Here are some of the results I found most interesting/useful from NCDD’s perspective:

Participants were asked to rate the importance of the 5 challenges facing the D&D community that were identified by NCDD conference participants:

  • 34% identified the Systems Challenge as our most important challenge (making D&D integral to our public and private systems).
  • Three of the challenges were seen as most important by 20% each:  the Framing Challenge (framing D&D work in a more accessible way), the Action & Change Challenge (strengthening the link between D&D, action and policy change), and the Evaluation Challenge (demonstrating to powerholders that D&D works).
  • Notably, only 6% indicated that the Inclusion Challenge (addressing oppression and bias) as the most important challenge facing our field.

When asked who should take the lead in advancing dialogue and deliberation in the U.S., “professional associations” like NCDD and IAP2 was selected most often (62%), followed by an “alliance of experienced local organizations” (51%), the White House Office of Public Engagement (48%), “national D&D facilitation organizations” like AmericaSpeaks and National Issues Forums (47%), foundations that support D&D (47%).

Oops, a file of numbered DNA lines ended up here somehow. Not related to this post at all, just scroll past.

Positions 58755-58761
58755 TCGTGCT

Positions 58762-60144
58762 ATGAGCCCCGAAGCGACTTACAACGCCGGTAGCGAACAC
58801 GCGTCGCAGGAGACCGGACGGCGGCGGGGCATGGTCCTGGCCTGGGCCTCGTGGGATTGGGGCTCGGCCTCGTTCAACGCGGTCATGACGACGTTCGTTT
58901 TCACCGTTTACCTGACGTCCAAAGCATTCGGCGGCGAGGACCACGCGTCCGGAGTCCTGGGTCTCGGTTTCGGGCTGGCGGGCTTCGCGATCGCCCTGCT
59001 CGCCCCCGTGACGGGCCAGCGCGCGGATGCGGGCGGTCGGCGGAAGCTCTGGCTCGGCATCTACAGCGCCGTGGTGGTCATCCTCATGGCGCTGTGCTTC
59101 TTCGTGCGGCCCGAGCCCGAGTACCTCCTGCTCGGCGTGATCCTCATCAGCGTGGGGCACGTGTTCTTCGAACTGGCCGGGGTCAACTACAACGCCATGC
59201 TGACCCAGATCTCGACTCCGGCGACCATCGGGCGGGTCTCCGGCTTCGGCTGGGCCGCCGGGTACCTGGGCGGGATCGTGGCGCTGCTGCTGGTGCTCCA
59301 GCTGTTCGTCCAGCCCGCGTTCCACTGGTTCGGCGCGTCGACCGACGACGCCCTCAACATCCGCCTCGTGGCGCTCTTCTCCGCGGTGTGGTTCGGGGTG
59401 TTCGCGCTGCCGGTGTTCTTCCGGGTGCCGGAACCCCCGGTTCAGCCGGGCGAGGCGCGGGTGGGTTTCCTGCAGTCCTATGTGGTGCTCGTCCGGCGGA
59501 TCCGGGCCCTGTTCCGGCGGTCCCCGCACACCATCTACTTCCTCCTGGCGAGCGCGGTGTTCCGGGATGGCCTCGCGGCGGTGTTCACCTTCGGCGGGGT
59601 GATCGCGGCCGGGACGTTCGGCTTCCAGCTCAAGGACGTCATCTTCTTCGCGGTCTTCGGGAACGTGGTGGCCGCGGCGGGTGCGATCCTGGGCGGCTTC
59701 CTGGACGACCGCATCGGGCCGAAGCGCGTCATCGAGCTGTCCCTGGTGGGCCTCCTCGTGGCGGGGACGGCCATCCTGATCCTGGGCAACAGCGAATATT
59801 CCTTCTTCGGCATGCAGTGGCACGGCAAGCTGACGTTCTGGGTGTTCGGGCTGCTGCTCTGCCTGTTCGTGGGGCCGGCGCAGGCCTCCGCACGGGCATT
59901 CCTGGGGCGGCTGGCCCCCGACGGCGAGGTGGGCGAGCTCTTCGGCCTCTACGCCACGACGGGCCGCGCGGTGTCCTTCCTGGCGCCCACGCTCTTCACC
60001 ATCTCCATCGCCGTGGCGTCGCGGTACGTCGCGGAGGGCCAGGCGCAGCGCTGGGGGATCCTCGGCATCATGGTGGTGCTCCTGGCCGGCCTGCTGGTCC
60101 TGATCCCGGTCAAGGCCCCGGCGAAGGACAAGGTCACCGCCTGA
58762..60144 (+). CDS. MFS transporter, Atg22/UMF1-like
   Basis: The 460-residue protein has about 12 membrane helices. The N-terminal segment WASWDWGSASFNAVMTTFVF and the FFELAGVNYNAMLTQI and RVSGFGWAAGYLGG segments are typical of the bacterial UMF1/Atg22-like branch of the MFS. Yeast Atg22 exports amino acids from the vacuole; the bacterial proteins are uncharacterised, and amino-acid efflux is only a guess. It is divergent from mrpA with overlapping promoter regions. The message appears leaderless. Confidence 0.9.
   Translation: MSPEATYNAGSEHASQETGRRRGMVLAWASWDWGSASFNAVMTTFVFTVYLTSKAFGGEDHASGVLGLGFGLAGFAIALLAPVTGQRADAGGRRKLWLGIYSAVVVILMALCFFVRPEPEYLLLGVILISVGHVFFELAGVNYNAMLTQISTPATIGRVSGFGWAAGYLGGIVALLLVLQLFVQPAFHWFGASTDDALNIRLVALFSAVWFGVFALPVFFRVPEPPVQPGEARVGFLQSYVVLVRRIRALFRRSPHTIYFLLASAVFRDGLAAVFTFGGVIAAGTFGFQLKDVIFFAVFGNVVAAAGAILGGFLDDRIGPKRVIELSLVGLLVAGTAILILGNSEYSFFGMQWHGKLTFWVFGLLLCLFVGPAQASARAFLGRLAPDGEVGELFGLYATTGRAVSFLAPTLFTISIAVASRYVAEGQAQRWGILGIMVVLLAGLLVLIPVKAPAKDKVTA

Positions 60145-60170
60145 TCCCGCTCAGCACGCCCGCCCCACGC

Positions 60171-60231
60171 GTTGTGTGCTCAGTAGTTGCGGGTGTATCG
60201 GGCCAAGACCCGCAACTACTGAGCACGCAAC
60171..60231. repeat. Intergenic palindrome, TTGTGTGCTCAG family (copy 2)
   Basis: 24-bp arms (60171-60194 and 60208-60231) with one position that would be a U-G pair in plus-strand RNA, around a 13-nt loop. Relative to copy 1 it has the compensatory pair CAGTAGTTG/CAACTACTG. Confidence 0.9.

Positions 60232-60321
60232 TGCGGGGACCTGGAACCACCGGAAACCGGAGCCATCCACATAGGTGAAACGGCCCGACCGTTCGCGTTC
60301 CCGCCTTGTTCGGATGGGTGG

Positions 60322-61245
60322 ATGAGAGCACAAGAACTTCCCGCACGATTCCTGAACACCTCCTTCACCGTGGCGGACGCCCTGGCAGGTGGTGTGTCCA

57% of respondents prefer the term “community of practice” to describe the people and organizations currently leading D&D efforts, compared to 16% who prefer “movement” and 11% who prefer “profession.”

Of the 4 engagement streams (exploration, conflict transformation, decision making and collaborative action), conflict transformation was the only one selected by less than half (38%) of respondents indicating the type of D&D work they practice. (more…)

HD Centre looking for Project Manager for its Africa Office    

Saw this in my inbox this morning…